State visitors tour TigerLaunch
Special guests toured Sonoco Reels and Plugs and Cerrowire recently to learn more about Hartselle High School’s flagship workforce development program, TigerLaunch.
In its fourth year, TigerLaunch is a career readiness program that prepares students for careers after graduation. The program partners with local industries to provide students with paid experience. It has grown from a small space behind the junior high school to an entire facility on John D. Long Drive, staffed solely by high school students.
Nick Moore, who represents the office of Gov. Kay Ivey as education and workforce policy advisor and as director of the Governor’s Office of Education and Workforce Transformation, and Tim McCartney, who serves as the chairman of the board of the Alabama Workforce Council, along with assistant state Superintendent Jimmy Hull and visitors from Marshall County, toured TigerLaunch. Representatives from Guntersville City Schools and industries are planning their own version of a workforce development program modeled after TigerLaunch, as well.
“We want to get the workforce programs out across the state and get these kids interested in jobs after school,” McCartney said. “They need to understand there are jobs out there without having to go to a four-year school; we’re not knocking the four-year school, but there are options.”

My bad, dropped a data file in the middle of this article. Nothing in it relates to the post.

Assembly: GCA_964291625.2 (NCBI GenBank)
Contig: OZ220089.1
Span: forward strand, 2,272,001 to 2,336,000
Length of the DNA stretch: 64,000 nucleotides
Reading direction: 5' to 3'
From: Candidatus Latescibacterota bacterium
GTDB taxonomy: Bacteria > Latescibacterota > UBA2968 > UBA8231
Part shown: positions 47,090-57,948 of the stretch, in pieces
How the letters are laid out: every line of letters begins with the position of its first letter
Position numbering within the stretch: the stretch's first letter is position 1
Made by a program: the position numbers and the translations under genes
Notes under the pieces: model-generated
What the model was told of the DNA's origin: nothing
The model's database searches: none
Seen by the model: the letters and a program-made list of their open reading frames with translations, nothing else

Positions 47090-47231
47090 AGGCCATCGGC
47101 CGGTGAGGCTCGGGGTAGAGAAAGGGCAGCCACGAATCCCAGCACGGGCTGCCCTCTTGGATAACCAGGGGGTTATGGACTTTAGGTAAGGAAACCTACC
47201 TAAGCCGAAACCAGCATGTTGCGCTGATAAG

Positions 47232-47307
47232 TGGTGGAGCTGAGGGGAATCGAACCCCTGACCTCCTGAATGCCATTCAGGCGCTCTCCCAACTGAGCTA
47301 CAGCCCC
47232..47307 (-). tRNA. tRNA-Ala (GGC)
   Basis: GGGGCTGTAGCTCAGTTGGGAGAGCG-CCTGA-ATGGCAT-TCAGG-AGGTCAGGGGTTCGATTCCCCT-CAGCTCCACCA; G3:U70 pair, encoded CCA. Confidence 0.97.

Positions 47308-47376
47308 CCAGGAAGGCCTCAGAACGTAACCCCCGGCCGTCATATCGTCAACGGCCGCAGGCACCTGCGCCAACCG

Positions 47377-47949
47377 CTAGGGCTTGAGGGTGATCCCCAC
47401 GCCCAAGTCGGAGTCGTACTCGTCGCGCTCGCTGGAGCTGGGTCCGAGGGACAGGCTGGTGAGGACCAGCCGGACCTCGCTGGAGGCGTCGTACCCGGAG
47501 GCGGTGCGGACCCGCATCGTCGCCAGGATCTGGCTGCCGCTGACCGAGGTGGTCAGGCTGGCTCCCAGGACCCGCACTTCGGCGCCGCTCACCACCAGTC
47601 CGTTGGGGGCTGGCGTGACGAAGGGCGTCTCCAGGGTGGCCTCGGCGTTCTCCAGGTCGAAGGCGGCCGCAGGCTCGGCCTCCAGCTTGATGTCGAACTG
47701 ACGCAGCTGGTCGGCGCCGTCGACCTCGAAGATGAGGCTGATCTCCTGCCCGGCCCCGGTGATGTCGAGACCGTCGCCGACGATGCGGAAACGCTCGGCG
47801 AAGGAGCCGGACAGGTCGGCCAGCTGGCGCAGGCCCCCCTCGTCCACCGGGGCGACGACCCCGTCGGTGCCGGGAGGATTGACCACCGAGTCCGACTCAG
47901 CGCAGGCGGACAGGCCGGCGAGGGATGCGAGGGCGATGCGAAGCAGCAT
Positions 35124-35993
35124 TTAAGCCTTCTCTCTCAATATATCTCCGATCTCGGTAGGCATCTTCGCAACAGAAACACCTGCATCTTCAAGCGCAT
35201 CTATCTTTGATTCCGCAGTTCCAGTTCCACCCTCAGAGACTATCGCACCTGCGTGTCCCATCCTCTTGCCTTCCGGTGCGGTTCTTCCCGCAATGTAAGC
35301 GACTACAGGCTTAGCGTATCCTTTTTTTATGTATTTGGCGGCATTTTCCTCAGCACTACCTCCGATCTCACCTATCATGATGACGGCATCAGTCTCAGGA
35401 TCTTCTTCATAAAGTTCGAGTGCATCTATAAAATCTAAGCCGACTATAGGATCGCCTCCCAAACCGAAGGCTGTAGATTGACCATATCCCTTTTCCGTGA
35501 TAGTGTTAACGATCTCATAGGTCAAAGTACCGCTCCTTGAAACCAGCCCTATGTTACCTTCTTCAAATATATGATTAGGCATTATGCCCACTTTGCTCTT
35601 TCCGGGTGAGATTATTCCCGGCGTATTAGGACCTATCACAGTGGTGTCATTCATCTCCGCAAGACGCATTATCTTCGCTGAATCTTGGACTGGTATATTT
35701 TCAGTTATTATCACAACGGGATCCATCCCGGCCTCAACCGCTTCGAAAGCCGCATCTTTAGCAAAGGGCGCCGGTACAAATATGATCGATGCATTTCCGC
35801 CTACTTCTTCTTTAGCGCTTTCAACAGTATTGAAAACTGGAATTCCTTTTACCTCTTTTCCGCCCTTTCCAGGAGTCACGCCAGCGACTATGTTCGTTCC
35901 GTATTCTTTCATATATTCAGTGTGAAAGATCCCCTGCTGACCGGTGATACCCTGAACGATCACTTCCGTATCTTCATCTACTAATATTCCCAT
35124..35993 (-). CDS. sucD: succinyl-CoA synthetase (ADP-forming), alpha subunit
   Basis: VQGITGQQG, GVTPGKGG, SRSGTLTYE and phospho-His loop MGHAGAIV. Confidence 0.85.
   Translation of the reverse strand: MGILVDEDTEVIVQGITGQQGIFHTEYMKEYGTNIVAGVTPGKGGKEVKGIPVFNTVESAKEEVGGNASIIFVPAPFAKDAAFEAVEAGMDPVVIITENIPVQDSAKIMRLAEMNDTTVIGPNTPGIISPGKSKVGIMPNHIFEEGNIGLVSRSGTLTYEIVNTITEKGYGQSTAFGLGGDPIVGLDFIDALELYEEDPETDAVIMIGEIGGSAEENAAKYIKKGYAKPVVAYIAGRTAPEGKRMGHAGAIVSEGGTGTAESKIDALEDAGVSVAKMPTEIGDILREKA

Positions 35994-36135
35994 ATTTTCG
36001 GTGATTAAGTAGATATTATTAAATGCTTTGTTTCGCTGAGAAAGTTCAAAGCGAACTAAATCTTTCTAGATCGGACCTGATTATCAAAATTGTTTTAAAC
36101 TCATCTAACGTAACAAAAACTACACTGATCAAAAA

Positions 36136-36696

Jeff Hyche heads up the program, which was first modeled after the 12forLife program of Florence City Schools, which was also a part of the tour May 25.
“We kind of mimicked what they did, and they were very helpful,” Hyche said. Speaking of local industries, and the benefit TigerLaunch has been to both the companies themselves and the economy, Hyche said the program focused more on the career readiness aspect than 12forLife originally did.
It only continues to grow now: Hyche said he has more jobs than he has students.
“These companies have really understood and bought into our program,” he said. “We would not have been successful without their vision and without their commitment.”
Hyche said it took everyone sitting down to the table to communicate.
“They need skilled workers; we have students, and we have programs with Calhoun Community College that have been super to work with,” he said.
Hyche said TigerLaunch is offered regionally.
“We don’t think about school zones. It’s open to southern Morgan County, and we have had some Cullman County students,” he said. “There are other industries that have heard what we have going on and who want in on it, and I can’t bring them all in yet.”
Between the two plants, when fully staffed, TigerLaunch is made up of 64 young people.